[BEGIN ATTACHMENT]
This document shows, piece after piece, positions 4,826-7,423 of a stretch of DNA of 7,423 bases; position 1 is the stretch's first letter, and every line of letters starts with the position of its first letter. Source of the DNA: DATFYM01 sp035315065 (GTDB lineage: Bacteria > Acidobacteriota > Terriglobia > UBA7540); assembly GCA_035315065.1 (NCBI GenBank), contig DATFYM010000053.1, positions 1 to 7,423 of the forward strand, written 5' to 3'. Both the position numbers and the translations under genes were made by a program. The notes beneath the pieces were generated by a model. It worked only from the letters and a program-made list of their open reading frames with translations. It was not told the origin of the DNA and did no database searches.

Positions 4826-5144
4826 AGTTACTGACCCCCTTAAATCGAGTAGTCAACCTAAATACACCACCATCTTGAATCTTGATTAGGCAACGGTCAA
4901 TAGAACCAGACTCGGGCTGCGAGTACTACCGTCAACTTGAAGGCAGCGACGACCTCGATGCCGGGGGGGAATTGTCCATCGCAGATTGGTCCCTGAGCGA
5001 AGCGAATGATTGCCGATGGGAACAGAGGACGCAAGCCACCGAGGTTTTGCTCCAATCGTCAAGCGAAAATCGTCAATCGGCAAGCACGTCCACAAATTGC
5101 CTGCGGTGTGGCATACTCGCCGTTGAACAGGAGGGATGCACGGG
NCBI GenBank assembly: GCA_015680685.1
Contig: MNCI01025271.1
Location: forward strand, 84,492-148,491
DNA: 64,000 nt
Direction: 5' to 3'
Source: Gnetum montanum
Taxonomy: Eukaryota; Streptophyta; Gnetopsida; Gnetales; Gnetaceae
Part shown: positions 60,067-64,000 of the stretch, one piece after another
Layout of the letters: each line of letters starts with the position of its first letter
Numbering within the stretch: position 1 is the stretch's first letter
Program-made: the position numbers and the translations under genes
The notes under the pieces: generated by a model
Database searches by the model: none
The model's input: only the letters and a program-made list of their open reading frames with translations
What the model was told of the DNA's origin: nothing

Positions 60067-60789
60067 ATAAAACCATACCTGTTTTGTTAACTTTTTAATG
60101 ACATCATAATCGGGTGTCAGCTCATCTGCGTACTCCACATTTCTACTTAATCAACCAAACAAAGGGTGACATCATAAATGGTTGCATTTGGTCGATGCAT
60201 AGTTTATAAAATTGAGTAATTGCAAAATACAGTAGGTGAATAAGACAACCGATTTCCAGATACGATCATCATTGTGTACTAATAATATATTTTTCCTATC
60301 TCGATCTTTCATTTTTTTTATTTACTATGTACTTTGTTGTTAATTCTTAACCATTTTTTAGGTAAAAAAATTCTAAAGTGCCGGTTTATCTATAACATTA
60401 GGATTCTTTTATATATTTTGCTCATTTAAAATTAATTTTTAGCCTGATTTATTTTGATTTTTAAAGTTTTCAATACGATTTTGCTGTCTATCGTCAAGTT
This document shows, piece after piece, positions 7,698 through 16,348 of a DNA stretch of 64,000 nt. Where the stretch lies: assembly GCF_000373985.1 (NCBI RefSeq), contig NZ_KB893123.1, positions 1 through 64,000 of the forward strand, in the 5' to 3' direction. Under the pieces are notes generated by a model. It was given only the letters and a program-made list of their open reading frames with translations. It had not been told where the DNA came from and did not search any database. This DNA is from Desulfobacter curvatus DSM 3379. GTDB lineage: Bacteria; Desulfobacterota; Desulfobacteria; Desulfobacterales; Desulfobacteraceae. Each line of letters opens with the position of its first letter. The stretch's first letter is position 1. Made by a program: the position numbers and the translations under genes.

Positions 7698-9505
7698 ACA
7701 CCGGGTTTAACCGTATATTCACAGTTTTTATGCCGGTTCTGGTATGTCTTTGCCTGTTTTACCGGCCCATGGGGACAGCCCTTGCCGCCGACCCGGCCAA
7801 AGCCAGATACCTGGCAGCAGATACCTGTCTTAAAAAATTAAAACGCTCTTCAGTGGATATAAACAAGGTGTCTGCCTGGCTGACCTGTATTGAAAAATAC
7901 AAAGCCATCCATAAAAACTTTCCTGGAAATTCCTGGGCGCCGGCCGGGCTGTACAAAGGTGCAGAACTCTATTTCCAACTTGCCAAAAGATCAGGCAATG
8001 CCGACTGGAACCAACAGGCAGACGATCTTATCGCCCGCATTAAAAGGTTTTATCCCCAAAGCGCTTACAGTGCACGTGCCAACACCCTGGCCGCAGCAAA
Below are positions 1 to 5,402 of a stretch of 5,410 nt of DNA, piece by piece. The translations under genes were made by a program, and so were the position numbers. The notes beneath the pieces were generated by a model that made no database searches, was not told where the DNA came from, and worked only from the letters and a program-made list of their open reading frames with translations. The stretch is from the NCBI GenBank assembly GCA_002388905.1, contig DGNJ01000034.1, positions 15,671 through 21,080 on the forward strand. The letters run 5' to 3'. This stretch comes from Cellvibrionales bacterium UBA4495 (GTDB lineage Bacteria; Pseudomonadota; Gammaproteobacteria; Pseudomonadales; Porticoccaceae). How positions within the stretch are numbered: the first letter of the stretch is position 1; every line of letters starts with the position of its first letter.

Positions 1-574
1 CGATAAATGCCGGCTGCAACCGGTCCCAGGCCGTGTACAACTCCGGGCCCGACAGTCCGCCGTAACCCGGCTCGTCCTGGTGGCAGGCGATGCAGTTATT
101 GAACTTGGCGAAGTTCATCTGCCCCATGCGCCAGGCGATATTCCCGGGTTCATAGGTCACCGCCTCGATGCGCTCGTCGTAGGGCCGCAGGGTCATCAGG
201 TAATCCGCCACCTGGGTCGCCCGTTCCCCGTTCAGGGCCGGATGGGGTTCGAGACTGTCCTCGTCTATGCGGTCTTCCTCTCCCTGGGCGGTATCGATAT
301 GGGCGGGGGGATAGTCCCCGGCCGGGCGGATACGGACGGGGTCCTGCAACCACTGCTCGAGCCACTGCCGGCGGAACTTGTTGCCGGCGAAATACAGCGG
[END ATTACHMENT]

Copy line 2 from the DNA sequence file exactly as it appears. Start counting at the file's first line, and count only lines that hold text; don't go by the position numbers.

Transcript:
Positions 4826-5144